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Intermediate Levels of Hippocampal Activity Appear Optimal for Associative Memory Formation

  • Xiao Liu,

    Affiliations Centre for Cognitive Neuroimaging, Donders Institute for Brain, Cognition and Behaviour, Radboud University Nijmegen, Nijmegen, The Netherlands, Institute of Psychology, Chinese Academy of Sciences (CAS), Beijing, China, Graduate School, Chinese Academy of Sciences (CAS), Beijing, China

  • Shaozheng Qin,

    Affiliations Centre for Cognitive Neuroimaging, Donders Institute for Brain, Cognition and Behaviour, Radboud University Nijmegen, Nijmegen, The Netherlands, Department of Neurology, Radboud University Nijmegen Medical Centre, Nijmegen, The Netherlands

  • Mark Rijpkema,

    Affiliation Centre for Cognitive Neuroimaging, Donders Institute for Brain, Cognition and Behaviour, Radboud University Nijmegen, Nijmegen, The Netherlands

  • Jing Luo , (GF); (JL)

    Affiliation Institute of Psychology, Chinese Academy of Sciences (CAS), Beijing, China

  • Guillén Fernández (GF); (JL)

    Affiliations Centre for Cognitive Neuroimaging, Donders Institute for Brain, Cognition and Behaviour, Radboud University Nijmegen, Nijmegen, The Netherlands, Department for Cognitive Neuroscience, Donders Institute for Brain, Cognition and Behaviour, Radboud University Nijmegen Medical Centre, Nijmegen, The Netherlands

Intermediate Levels of Hippocampal Activity Appear Optimal for Associative Memory Formation

  • Xiao Liu, 
  • Shaozheng Qin, 
  • Mark Rijpkema, 
  • Jing Luo, 
  • Guillén Fernández



It is well established that hippocampal activity is positively related to effective associative memory formation. However, in biological systems often optimal levels of activity are contrasted by both sub- and supra-optimal levels. Sub-optimal levels of hippocampal activity are commonly attributed to unsuccessful memory formation, whereas the supra-optimal levels of hippocampal activity related to unsuccessful memory formation have been rarely studied. It is still unclear under what circumstances such supra-optimal levels of hippocampal activity occur. To clarify this issue, we aimed at creating a condition, in which supra-optimal hippocampal activity is associated with encoding failure. We assumed that such supra-optimal activity occurs when task-relevant information is embedded in task-irrelevant, distracting information, which can be considered as noise.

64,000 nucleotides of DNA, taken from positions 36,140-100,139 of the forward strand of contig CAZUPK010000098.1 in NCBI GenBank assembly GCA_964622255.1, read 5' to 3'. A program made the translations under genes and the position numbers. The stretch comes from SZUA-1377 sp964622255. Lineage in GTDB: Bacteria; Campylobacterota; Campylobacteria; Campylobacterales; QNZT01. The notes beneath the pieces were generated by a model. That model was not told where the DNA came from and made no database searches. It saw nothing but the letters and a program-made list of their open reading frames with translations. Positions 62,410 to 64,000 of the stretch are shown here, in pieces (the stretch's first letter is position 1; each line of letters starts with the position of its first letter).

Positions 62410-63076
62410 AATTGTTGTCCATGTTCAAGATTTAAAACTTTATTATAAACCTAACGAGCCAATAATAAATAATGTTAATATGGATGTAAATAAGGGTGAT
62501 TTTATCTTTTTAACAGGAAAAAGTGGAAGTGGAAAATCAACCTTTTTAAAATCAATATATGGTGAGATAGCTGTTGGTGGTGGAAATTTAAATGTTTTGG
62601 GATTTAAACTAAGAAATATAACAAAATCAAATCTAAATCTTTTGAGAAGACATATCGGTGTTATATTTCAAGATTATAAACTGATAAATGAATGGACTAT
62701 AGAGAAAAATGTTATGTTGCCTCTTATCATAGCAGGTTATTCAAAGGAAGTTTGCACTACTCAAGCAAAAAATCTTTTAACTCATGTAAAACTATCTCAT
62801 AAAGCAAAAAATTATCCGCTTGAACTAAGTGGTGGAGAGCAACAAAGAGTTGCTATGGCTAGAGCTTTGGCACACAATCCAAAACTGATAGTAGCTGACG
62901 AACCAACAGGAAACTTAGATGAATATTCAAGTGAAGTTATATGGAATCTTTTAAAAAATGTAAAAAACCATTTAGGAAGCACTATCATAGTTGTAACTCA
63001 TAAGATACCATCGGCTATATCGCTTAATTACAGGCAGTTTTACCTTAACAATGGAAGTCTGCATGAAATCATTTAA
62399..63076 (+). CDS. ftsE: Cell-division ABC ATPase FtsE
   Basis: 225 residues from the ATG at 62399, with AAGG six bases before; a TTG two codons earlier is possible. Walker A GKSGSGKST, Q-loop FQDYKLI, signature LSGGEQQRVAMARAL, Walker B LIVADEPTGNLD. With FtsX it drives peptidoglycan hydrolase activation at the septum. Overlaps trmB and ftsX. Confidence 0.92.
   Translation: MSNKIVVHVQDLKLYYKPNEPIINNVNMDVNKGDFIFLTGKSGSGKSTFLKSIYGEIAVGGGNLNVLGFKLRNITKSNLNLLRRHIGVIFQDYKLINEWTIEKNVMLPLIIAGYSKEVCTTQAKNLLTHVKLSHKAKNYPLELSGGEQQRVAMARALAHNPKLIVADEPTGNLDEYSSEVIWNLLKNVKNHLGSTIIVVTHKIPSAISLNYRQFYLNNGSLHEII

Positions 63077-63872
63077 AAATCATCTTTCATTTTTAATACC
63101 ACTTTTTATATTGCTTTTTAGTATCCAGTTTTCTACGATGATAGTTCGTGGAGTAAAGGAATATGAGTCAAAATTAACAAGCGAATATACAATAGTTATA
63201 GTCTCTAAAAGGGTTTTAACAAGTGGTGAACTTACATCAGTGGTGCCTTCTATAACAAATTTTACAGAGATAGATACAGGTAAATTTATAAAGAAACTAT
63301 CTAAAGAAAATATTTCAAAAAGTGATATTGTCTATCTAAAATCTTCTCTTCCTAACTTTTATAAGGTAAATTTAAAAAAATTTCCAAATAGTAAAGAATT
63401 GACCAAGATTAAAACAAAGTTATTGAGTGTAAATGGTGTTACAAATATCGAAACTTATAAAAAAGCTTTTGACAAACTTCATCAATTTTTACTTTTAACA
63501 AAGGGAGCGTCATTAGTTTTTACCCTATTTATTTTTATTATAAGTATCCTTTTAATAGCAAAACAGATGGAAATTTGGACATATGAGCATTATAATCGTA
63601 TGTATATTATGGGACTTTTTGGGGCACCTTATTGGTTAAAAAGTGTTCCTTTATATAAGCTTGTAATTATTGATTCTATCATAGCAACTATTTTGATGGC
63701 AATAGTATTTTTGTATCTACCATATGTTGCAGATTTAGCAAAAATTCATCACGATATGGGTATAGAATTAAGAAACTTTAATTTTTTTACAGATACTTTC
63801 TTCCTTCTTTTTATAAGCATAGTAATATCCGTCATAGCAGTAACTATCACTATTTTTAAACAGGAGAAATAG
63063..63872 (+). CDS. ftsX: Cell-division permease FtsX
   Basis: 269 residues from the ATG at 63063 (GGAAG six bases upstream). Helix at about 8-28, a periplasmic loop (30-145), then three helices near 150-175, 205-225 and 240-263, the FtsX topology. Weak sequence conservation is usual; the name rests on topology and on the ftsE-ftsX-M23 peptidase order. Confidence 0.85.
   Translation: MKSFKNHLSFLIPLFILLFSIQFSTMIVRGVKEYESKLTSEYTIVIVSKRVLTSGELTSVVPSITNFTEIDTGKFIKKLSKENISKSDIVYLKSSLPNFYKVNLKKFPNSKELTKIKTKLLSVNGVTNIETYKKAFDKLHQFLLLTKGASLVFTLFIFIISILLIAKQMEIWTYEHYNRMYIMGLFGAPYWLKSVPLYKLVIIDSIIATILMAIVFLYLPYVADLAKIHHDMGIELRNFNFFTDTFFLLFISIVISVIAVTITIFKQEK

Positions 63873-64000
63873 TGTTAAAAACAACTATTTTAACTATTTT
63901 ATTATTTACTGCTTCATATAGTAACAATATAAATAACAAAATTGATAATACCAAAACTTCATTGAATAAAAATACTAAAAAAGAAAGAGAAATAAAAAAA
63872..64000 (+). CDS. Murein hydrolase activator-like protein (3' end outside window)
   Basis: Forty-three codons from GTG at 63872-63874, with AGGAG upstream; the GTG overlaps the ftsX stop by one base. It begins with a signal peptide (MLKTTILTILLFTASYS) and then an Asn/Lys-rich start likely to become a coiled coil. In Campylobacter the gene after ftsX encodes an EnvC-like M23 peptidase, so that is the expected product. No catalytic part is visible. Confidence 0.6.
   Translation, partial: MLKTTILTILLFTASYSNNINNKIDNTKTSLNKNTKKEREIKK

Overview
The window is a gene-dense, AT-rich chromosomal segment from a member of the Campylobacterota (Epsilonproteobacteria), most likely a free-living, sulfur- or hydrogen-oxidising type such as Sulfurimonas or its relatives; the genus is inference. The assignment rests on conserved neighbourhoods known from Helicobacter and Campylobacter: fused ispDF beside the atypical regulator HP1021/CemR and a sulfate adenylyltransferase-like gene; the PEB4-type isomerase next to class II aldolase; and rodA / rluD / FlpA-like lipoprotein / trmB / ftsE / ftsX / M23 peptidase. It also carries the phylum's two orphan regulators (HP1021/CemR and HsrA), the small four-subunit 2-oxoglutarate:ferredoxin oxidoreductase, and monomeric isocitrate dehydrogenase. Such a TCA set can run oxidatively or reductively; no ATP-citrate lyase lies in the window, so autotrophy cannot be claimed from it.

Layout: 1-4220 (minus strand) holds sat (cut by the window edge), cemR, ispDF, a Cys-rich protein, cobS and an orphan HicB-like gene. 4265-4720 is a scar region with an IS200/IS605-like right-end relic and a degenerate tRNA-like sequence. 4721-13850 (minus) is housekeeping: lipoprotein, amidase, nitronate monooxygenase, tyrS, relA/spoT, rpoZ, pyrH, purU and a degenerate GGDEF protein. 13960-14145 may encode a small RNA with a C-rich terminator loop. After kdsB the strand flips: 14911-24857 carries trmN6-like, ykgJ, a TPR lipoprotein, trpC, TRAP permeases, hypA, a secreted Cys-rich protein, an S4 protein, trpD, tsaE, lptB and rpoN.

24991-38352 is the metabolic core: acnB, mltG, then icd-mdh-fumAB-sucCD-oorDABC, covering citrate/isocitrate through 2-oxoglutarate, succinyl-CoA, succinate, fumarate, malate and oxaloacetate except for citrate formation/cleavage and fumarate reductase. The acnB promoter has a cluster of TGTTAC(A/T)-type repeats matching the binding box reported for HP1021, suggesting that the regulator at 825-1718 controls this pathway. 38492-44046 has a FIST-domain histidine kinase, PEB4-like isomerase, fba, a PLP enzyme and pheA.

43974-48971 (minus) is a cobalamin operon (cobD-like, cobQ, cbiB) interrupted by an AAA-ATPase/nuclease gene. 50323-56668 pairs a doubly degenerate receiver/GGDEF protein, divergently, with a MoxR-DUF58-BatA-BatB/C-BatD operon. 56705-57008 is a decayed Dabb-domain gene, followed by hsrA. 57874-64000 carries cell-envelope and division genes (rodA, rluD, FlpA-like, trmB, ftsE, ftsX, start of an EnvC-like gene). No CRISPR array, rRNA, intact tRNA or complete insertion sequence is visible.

Methodology/Principal Findings

In the present fMRI study, we probed neural correlates of associative memory formation in a full-factorial design with associative memory (subsequently remembered versus forgotten) and noise (induced by high versus low distraction) as factors. Results showed that encoding failure was associated with supra-optimal activity in the high-distraction condition and with sub-optimal activity in the low distraction condition. Thus, we revealed evidence for a bell-shape function relating hippocampal activity with associative encoding success.


Our findings indicate that intermediate levels of hippocampal activity are optimal while both too low and too high levels appear detrimental for associative memory formation. Supra-optimal levels of hippocampal activity seem to occur when task-irrelevant information is added to task-relevant signal. If such task-irrelevant noise is reduced adequately, hippocampal activity is lower and thus optimal for associative memory formation.


The integrity of the medial temporal lobe, with the hippocampus at its core, is essential for declarative memory [1]. There is growing evidence that the hippocampus plays a critical role when disparate information has to be bound together forming new memories of associations that can be used flexibly [2][4]. Functional imaging studies [5][7] indicated as well that hippocampal activity at study is predictive for subsequent associative retrieval. These and many other studies showed consistently that more hippocampal activity at study is related to better associative memory. However, biological systems behave often non-linearly exhibiting typically a bell-shape dose- or activity-effect function [8], [9]. In other words, one can assume that there are intermediate levels of hippocampal activity optimal for associative memory formation, whereas sub- and supra-optimal levels are related to less efficient memory formation. Functional imaging studies published so far appear to have tapped predominantly into sub-optimal and optimal levels of hippocampal activity related to subsequent misses and hits, respectively. However, several studies have reported a relationship between increased medial temporal lobe/hippocampal activity and memory failure [6], [10][12]. These negative subsequent memory effects in the medial temporal lobe have received little attention, and under what circumstances such supra-optimal levels of hippocampal activity occur is still poorly understood.